Union Island powered solely by solar for 6 hours
Tuesday, April 16, 2019 was an historic day on Union Island and for the St Vincent Electricity Services Limited (VINLEC).
On that day, the island was powered for approximately six hours solely by solar photovoltaic (PV) and batteries despite less than ideal solar conditions.
The historic event was possible after “the successful completion of the Union Island Solar PV and Battery Energy Storage project last month. Over the past weeks, we have been testing the system to ensure the process runs smoothly. The Company is pleased with the outcome in this noteworthy project,” a post on VINLEC’s Facebook page said on Tuesday.
“In the near future, the solar PV farm will generate electricity on the island during the day to supply to the grid. We anticipate that on sunny days, the solar plant will generate excess electricity than is required to supply the average daytime load on the island. The excess electricity will be stored in batteries. The expected annual energy output is approximately 32 per cent of the electricity generated in Union Island in 2018.
“VINLEC wishes to express sincerest thanks to the residents of Union Island for their support and understanding during this process,” the post said.
Dr Vaughn Lewis, VINLEC’s manager, engineering told SEARCHLIGHT that Tuesday was the first full day of performance testing of the project. He said that at about 8:30 am on Tuesday, solar generation was high enough for the automated system to turn off one of two running generators.
“The system then automatically turned off the second generator just after 10 am when solar was strong enough and the battery sufficiently charged to deal with fluctuations of solar output. The island was powered for approximately six hours from solar and batteries only, despite less than ideal solar conditions,” Lewis said The system switched the first generator back on just before 4 pm and the second around half an hour later.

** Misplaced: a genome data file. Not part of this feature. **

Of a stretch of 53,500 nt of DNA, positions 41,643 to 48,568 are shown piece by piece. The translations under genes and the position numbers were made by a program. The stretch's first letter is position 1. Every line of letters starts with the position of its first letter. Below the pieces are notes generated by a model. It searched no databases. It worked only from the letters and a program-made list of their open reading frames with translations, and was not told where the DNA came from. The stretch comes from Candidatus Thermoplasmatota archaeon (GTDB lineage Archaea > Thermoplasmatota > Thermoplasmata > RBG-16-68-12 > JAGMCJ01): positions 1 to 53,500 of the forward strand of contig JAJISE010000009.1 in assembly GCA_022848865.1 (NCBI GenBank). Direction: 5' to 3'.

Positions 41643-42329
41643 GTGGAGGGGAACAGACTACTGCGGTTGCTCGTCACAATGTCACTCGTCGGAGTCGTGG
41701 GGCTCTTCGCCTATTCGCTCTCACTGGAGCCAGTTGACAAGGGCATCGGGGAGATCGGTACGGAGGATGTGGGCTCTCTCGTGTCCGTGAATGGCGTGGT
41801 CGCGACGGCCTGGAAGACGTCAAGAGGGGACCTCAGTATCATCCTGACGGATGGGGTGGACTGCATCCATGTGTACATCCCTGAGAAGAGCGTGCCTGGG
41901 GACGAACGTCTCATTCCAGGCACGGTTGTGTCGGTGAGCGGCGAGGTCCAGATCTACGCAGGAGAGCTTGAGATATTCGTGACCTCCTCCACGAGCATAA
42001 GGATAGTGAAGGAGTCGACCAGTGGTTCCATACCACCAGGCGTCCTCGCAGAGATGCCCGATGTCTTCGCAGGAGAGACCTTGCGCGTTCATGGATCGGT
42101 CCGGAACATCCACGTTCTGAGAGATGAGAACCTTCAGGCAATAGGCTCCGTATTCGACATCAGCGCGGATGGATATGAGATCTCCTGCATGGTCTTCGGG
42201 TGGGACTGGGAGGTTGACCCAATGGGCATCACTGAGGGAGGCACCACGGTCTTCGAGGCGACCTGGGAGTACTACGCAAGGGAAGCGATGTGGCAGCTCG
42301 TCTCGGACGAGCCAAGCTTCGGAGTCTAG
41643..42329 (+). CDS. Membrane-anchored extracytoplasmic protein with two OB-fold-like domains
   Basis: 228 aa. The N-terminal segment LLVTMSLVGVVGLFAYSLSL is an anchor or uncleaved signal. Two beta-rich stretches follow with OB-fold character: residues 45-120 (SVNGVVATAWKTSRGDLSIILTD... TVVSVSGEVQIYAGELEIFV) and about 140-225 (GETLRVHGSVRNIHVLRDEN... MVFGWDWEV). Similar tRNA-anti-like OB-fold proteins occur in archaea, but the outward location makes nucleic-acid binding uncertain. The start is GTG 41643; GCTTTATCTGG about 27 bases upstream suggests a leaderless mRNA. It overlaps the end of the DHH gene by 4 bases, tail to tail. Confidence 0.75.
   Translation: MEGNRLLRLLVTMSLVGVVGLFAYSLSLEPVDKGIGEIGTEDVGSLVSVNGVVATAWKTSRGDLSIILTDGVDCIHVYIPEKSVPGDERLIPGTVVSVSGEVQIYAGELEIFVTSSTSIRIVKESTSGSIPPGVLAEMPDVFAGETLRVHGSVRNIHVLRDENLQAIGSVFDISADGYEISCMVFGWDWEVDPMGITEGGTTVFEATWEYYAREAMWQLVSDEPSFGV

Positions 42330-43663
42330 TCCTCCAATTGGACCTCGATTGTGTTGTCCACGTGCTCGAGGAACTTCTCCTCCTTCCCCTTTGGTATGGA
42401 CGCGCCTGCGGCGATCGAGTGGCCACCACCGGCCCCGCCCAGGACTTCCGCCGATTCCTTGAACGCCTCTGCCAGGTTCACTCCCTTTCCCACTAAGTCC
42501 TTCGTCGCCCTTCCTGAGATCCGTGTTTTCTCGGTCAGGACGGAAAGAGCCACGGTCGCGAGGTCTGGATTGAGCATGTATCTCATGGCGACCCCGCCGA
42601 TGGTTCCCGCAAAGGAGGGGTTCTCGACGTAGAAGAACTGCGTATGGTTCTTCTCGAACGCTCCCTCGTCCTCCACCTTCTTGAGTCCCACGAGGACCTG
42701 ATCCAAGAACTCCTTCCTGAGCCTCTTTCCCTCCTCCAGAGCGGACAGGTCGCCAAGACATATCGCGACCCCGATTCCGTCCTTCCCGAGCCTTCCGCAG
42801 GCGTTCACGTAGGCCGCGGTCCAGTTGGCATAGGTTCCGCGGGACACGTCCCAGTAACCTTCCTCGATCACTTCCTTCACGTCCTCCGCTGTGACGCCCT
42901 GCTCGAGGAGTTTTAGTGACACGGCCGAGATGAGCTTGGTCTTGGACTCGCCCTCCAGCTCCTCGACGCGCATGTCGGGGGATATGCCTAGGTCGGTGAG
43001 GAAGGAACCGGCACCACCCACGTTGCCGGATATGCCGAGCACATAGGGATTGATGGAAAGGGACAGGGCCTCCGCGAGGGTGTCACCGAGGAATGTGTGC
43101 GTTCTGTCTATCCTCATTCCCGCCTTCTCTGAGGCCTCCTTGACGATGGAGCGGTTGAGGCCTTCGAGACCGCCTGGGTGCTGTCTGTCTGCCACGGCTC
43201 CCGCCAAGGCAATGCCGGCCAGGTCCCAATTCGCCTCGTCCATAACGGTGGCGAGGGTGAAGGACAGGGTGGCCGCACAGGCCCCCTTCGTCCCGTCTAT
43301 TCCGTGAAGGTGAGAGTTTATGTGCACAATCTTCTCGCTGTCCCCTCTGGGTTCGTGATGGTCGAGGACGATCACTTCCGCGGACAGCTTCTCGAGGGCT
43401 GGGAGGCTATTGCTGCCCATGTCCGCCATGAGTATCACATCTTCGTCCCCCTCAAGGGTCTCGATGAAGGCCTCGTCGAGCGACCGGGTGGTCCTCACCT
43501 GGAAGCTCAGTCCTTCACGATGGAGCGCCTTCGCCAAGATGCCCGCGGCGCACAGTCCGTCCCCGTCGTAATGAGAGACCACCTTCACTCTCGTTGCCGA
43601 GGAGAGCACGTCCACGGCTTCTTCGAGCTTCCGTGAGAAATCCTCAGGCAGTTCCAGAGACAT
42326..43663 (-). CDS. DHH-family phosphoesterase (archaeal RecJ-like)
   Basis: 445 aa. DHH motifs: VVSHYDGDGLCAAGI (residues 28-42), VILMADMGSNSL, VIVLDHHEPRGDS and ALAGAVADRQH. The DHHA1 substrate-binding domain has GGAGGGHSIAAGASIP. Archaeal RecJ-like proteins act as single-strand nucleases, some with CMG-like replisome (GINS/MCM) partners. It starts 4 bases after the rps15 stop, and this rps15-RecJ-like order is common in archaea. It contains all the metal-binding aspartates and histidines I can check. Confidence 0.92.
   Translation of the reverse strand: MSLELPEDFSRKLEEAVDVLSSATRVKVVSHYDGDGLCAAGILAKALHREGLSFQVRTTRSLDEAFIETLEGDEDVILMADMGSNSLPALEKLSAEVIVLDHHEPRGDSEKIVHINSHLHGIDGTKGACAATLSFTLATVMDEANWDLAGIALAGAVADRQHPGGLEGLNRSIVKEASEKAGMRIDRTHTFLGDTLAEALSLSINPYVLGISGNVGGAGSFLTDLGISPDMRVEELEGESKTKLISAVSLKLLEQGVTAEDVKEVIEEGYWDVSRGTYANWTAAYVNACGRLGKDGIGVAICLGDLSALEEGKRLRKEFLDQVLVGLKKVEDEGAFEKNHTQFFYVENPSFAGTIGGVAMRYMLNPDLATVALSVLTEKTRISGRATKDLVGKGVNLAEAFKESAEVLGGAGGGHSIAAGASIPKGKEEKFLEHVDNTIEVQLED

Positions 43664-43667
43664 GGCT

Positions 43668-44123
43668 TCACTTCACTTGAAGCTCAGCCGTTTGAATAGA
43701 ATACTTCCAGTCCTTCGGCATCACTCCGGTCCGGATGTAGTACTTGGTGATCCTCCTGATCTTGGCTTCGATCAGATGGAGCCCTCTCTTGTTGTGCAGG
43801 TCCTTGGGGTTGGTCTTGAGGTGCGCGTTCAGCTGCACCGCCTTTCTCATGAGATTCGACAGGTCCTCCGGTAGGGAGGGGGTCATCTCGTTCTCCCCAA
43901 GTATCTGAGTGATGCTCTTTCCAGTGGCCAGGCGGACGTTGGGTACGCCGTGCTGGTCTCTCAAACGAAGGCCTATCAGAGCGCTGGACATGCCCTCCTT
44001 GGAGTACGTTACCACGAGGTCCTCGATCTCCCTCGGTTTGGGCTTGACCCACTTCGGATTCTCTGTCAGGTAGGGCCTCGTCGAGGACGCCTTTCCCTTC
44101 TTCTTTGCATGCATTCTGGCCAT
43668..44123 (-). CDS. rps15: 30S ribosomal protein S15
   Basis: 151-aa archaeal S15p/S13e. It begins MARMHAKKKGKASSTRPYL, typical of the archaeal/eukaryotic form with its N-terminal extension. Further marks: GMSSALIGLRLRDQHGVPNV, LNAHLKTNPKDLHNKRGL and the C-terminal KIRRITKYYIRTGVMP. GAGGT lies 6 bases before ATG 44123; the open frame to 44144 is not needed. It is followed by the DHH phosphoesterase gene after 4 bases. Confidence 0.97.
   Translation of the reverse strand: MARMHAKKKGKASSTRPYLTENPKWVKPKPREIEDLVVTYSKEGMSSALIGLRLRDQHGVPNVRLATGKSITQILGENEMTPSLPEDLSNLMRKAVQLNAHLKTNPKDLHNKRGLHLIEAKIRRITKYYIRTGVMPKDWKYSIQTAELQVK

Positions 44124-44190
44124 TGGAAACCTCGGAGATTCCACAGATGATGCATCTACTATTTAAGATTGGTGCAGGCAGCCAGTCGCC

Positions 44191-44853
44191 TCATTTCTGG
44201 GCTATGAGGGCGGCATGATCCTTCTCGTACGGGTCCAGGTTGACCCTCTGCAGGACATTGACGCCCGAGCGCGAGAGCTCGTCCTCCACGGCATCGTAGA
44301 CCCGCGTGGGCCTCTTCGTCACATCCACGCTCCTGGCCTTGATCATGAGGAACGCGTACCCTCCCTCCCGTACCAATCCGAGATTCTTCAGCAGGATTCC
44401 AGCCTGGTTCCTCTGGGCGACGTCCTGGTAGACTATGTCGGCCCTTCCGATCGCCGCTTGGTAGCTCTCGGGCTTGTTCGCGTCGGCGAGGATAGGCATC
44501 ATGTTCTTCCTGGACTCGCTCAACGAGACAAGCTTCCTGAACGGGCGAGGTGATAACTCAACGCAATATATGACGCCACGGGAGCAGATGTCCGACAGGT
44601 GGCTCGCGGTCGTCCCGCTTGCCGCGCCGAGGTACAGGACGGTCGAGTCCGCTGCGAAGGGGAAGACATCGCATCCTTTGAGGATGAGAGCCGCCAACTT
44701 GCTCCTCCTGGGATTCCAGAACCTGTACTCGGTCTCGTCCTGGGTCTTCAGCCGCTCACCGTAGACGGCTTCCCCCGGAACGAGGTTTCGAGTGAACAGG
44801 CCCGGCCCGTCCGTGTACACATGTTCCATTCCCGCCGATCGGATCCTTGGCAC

Lewis said VINLEC plans to suspend performance testing of the system until next week after the long and very busy weekend for the island. He however said on completion of performance testing, the mode in which the Union Island power plant operated last Tuesday, will become the normal mode of operation.
Lewis said VINLEC is on the leading edge in relation to its ability to supply its customers solely from solar and batteries for a period during the day.
This, he said, is a first for a utility company in the English speaking Caribbean.
And if all goes according to plan, a similar solar PV and battery energy storage system on Mayreau should become operational by August.
“We also plan to bring battery storage technology to the mainland in 2020 to improve efficiency and reliability,” Lewis said.
The UAE-CREF Union Island 600KW Solar PV Battery Hybrid Power Plant was officially opened on March 25, 2019. The project was funded under the UAE Caribbean Renewable Energy Fund at a cost of US$3 million and developed in collaboration with VINLEC on behalf of the Government of SVG.
The Solar Panel Plant displaces 320,000 litres of diesel fuel per year at savings of EC$500,000.